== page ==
The brew hall was massive and probably the centrepiece of this building. It contained 6 Tuns, designed to contain the beer while it is brewing. Later on it will be transferred into kegs, cans or bottles, ready for consumption by your fine selves. Climbing up the stairs on the right will give you this view:

As you can see, it’s not as elegant as Stella, but quite probably larger. Stella’s copper pots were smaller in diameter and occupied a smaller space than these. Again, we spent a while in this area of the site, going into the modern control room here as well, just seen to the right of the shot above. It was baking hot in here, and somebody had even left a computer on. Closed? Don’t think so!

Myself and Danny went upstairs, Gary electing to stay downstairs and get close to the Tuns. By now we were confident that we’d been able to evade security, but preferred to remain very quiet and keep down low to avoid being seen or heard. Better safe than sorry. We heard a door opening quickly, and we both turned to look at each other, thinking that Gary hadn’t been up in the section that the door was in. We saw Hi-vis coming through and darted off to hide behind one of the kettles shown below.

We heard the guard shouting, trying to get somebody to come out, but he saw Gary almost as soon as he walked in and decided he’d got his prize. Danny and I waited to see what was happening, but Gary had moved on with the security guard and they were nowhere to be seen. Time to get out, and big respect to Gary for taking the bust on his own. We packed up and took a similar route out as in, before  making contact with Gary and getting to the car. One relieved phone call later and a stop and search form was the only prize. I suspect it won’t be the only one issued in relation to this place. Tick Tick, time will pass and the place will decay, be stripped/scrapped, and the brewery will continue to be an attraction. It won’t be as new and fresh as it was last night for too long, I feel, but the place will change. That will be something for which we’ll have to wait and see.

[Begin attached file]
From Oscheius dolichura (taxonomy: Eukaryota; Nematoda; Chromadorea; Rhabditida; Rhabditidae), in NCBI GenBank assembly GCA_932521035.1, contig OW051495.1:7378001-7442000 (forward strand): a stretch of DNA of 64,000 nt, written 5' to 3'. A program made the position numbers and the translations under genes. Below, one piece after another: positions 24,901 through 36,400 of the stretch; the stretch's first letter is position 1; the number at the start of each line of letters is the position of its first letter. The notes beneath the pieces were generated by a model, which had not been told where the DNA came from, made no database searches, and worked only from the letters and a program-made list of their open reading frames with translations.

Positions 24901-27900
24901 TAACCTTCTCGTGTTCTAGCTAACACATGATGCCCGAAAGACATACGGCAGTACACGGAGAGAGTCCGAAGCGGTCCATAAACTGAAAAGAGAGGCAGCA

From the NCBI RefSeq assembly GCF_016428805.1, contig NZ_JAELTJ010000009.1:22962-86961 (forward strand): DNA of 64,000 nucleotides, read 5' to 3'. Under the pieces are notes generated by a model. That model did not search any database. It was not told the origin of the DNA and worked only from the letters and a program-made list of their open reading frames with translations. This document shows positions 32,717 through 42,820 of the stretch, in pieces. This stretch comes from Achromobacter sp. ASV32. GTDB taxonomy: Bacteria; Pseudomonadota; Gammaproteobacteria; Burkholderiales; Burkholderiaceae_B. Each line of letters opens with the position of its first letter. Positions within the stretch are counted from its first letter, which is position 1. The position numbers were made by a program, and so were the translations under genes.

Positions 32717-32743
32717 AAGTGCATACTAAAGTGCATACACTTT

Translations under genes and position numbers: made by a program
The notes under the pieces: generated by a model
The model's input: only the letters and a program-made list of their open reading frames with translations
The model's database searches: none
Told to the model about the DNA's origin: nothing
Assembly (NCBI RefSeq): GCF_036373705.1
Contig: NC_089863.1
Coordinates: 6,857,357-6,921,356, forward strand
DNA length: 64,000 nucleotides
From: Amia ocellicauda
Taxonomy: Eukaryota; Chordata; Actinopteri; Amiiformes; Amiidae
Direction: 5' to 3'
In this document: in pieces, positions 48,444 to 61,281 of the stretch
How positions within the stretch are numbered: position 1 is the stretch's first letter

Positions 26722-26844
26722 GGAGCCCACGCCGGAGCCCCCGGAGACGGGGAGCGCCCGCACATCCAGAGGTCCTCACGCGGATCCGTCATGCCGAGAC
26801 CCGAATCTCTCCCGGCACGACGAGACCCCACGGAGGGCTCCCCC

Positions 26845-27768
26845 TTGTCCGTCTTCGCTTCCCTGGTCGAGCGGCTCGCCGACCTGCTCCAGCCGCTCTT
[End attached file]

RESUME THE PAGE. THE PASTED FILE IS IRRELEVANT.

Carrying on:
August 2010

I returned with Neb and Gary, the day after arriving back from Poland. We had a more chilled visit this time, no signs of security but evidence of the commencement of demolition. Although it’s a shame to lose an industrial behemoth of Reading so soon after it becomes disused, it’s the process of change and development that we all look to in our own lives.

We went straight to the roof, and the huge network of tanks below us spread out far. Warnings inside to keep to the walkways were adhered to, but there wasn’t anything to see that would have warranted crossing them.

We descended back into the main brewing space, checking the laboratories, the brew hall, the entrances and offices, leaving with no hassle.

Written by Winch

February 24th, 2011 at 7:57 pm

Posted in Dereliction

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3 Responses to 'Courage Brewery'

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  1. err yes, mad dope!


    25 Feb 11 at 11:49 am

  2. So sad, such a great state of the art brewery.

    Fred Lawton

    21 May 20 at 11:01 pm

  3. I was site manager for Western formwork at the Brewery
    I can only say what a great team of people worked on building it. We then worked on under the name of Western Building services, (for the Project Team.) it was a pleasure working for such Professionals.
    All the Managers at the Brewery in every department
    were 1st class and a pleasure to work for.
    Happy memories shame it’s all gone.
    Terry Nicholls


    8 Jan 21 at 11:45 am